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Emtac Mini S3 Bluetooth GPS receiver review

Date 19th June 2007

Review by Mike Barrett

 

The first Bluetooth GPS receiver that I reviewed was the original Emtac Bluetooth GPS way back in 2002. At the time this was the first Bluetooth GPS and it stood the test of time. Transplant introduced this GPS receiver in the USA.

 

Over the years the Emtac brand has changed hands and is now distributed worldwide by Transplant. In that time a number of BT GPS receivers have been released. The most recent and the subject of this review is the Emtac Mini S3 Bluetooth Receiver.

 

The Emtac mini-S3 is the smallest of the Emtac Bluetooth GPS receivers to date, but does its size affect it's performance?

 

Whats in the box

The Emtac mini-S3 package comes complete with the following items:

  • The Emtac mini-S3 GPS receiver
  • A mains power supply
  • A car cigar lighter power supply
  • Instruction manual CD

Emtac


 

Specifications

The following specifications are taken from the official Emtac documentation:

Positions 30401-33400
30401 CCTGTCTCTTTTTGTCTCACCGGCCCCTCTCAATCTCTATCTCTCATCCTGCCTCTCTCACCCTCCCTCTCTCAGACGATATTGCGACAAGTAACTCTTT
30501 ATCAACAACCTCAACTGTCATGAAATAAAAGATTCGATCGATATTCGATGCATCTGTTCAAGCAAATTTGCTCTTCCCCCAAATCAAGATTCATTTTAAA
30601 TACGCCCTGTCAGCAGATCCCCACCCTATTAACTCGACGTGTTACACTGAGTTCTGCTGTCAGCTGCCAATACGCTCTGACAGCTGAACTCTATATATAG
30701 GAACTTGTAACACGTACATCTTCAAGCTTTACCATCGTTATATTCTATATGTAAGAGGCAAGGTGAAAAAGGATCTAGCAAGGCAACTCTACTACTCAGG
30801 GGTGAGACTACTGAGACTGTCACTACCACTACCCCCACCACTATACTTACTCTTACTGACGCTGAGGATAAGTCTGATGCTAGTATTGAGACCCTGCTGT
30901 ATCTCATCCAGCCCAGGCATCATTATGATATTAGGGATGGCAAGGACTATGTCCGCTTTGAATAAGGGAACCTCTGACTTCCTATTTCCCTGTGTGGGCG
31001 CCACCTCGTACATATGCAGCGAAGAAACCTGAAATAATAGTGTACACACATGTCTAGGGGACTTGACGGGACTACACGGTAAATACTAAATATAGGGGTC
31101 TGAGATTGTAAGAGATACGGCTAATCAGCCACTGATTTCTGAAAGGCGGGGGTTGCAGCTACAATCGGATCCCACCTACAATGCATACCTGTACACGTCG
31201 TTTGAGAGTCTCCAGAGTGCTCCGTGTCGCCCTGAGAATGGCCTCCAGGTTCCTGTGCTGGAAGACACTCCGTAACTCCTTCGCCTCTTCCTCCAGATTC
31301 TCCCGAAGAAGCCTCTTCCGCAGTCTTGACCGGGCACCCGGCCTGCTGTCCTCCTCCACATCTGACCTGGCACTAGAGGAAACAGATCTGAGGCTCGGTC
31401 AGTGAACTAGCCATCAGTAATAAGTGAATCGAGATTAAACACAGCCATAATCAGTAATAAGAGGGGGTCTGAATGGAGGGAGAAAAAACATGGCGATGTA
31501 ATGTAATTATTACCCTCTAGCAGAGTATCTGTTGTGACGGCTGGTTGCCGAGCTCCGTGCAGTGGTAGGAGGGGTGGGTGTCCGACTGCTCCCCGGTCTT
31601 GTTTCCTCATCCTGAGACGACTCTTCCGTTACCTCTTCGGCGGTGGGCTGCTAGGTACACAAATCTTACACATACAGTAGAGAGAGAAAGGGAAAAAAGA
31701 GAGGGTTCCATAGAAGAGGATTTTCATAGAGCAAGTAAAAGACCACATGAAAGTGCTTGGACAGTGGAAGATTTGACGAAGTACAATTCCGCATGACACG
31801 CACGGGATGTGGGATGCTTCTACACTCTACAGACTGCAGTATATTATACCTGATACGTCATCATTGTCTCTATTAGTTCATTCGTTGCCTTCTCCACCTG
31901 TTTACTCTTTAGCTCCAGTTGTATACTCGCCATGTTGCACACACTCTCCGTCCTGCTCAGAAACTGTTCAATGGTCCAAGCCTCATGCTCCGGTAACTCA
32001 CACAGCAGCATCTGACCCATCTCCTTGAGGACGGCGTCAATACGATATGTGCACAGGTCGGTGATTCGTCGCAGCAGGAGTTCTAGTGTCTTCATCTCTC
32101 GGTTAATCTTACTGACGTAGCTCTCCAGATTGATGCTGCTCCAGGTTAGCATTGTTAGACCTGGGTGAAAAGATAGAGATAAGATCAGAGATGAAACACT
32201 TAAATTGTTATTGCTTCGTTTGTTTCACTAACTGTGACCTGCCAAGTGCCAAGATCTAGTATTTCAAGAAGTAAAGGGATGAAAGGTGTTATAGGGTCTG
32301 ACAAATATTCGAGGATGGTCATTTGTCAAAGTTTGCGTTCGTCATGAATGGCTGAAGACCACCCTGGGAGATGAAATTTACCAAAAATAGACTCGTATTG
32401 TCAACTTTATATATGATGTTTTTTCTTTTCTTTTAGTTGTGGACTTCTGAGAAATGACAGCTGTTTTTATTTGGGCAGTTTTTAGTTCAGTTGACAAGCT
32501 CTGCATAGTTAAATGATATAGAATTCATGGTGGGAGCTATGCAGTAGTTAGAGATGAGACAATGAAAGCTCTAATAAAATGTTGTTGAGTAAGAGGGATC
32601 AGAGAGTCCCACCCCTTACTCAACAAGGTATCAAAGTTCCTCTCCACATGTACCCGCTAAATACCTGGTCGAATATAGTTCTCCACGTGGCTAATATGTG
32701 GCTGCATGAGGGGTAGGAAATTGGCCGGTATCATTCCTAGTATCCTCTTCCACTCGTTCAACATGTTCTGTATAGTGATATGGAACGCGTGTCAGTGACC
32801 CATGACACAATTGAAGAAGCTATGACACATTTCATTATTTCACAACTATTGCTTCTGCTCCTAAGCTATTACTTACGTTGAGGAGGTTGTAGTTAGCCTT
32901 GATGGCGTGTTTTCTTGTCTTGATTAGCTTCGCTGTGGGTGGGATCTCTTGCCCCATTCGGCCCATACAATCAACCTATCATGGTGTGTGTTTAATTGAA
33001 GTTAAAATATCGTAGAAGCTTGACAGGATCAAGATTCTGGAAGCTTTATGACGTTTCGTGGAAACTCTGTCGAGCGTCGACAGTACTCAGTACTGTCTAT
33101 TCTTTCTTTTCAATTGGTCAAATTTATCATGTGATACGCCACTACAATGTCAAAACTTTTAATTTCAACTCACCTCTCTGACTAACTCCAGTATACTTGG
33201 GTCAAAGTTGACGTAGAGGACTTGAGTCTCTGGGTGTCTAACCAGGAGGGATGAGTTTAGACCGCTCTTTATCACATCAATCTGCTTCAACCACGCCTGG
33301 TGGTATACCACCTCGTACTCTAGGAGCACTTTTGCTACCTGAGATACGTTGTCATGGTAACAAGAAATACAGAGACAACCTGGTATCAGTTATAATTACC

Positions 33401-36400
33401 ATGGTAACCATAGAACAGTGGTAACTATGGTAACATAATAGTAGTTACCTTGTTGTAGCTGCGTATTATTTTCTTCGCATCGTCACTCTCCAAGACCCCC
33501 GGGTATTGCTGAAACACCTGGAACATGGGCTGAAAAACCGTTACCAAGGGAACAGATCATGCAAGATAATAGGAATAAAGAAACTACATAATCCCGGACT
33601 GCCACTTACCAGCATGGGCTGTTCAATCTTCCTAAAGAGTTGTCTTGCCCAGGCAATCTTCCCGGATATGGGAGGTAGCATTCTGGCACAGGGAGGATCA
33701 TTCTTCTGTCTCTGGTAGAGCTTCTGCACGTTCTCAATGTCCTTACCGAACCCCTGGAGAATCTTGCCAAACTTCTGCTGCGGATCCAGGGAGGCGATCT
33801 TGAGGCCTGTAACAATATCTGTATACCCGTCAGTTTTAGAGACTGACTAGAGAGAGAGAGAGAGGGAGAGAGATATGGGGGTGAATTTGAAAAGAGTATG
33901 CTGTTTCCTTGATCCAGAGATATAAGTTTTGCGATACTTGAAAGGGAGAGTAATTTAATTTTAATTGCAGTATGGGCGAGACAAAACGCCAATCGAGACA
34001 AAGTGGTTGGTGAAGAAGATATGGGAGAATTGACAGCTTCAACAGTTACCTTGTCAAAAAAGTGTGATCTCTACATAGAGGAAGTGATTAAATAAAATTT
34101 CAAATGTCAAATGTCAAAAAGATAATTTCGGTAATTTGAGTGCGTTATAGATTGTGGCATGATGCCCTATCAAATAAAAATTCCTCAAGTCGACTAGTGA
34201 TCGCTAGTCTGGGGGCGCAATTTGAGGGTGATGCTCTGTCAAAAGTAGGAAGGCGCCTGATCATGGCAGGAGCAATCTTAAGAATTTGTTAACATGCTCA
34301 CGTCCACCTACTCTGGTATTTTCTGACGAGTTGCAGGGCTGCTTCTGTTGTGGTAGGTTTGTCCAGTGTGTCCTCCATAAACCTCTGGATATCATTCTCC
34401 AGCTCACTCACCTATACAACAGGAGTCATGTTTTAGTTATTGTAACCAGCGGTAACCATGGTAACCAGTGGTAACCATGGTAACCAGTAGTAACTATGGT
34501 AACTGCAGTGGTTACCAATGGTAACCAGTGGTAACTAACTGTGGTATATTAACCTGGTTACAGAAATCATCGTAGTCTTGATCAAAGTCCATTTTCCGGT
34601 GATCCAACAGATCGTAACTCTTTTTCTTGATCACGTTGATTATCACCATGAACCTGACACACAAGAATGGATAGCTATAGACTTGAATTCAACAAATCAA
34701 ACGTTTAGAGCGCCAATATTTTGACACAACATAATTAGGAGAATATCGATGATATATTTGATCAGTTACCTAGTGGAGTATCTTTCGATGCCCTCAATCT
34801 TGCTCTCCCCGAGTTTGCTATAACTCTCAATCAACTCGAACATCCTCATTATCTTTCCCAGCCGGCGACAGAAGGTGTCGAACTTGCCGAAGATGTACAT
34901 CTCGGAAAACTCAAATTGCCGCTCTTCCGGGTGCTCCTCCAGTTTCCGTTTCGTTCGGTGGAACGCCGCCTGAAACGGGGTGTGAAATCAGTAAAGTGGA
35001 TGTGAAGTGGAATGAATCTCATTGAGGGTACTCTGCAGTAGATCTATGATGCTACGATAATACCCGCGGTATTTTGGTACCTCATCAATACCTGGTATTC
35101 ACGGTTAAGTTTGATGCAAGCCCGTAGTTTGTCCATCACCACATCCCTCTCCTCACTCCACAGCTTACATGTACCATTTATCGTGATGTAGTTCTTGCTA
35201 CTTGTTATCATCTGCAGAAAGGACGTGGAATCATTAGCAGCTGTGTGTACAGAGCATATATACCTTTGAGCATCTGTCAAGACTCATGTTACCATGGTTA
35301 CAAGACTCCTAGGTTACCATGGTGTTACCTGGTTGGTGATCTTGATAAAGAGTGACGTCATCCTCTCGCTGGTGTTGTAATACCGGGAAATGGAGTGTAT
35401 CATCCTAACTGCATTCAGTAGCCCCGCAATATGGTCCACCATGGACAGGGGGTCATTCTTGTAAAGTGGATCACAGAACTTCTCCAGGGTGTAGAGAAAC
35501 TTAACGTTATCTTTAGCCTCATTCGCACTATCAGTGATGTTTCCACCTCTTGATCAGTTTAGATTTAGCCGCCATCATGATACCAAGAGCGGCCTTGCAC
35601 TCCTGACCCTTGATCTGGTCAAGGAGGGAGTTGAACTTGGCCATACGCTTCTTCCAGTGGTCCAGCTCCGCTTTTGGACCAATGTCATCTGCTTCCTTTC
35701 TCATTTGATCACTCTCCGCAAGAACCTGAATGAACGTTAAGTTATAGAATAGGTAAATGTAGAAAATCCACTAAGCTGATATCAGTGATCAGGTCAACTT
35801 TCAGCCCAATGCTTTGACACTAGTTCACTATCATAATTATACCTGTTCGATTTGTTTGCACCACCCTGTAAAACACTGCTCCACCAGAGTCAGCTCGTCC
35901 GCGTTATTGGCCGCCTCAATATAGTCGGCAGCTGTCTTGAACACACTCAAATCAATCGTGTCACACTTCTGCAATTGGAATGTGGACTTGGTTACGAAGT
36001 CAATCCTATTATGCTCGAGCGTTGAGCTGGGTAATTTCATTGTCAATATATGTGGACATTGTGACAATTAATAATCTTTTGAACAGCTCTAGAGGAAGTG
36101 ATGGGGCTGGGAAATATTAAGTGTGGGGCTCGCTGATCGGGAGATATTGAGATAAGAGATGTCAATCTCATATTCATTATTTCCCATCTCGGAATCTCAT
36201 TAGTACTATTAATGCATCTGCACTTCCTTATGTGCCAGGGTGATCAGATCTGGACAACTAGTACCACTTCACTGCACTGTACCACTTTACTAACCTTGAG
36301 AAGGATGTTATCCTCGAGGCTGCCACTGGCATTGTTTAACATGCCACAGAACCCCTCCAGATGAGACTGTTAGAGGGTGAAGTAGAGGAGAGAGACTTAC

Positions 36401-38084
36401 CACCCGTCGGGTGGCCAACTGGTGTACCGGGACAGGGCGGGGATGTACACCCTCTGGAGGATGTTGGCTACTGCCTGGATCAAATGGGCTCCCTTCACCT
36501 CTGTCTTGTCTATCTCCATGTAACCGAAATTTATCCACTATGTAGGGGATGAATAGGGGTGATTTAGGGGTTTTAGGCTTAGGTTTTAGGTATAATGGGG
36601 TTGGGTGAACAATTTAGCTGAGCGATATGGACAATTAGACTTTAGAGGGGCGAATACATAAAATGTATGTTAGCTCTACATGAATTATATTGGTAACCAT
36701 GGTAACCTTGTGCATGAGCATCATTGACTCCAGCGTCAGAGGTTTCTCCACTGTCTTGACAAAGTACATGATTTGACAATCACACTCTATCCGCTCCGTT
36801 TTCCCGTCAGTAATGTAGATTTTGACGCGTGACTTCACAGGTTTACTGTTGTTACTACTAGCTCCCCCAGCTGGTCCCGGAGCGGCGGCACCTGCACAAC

Chipset: SiRF Star III

General:
Frequency: L1, 1575.42 MHz
C/A: 1.023 MHz chip rate
Channels: 20 channel all-in-view tracking
DGPS Source Default: none
Programmable: WAAS/EGNOS
System Back Up: Built-in Li-Ion rechargeable battery

Antenna Type: Built-in

Accuracy
DPGS: 1-2 meters
Position: 1-5 meters CEP, without SA
Velocity: 0.1 meters/second, without SA
Time: 1 microsecond synchronized to GPS time

Datum: WGS-84 (or by demand)

Acquisition Rate: open sky, stationary
Reacquisition: 0.1 second, average
Cold Start: < 30 seconds, average
Warm Start: < 2 seconds, average
Hot Start: < 1 second, average

Dynamic Conditions:
Altitude: < 18,000 meters
Velocity : < 763 meters/second
Acceleration: < 4g

Interface:
Connection: Communicate with Host Platform via Bluetooth (Class 2) Serial Profile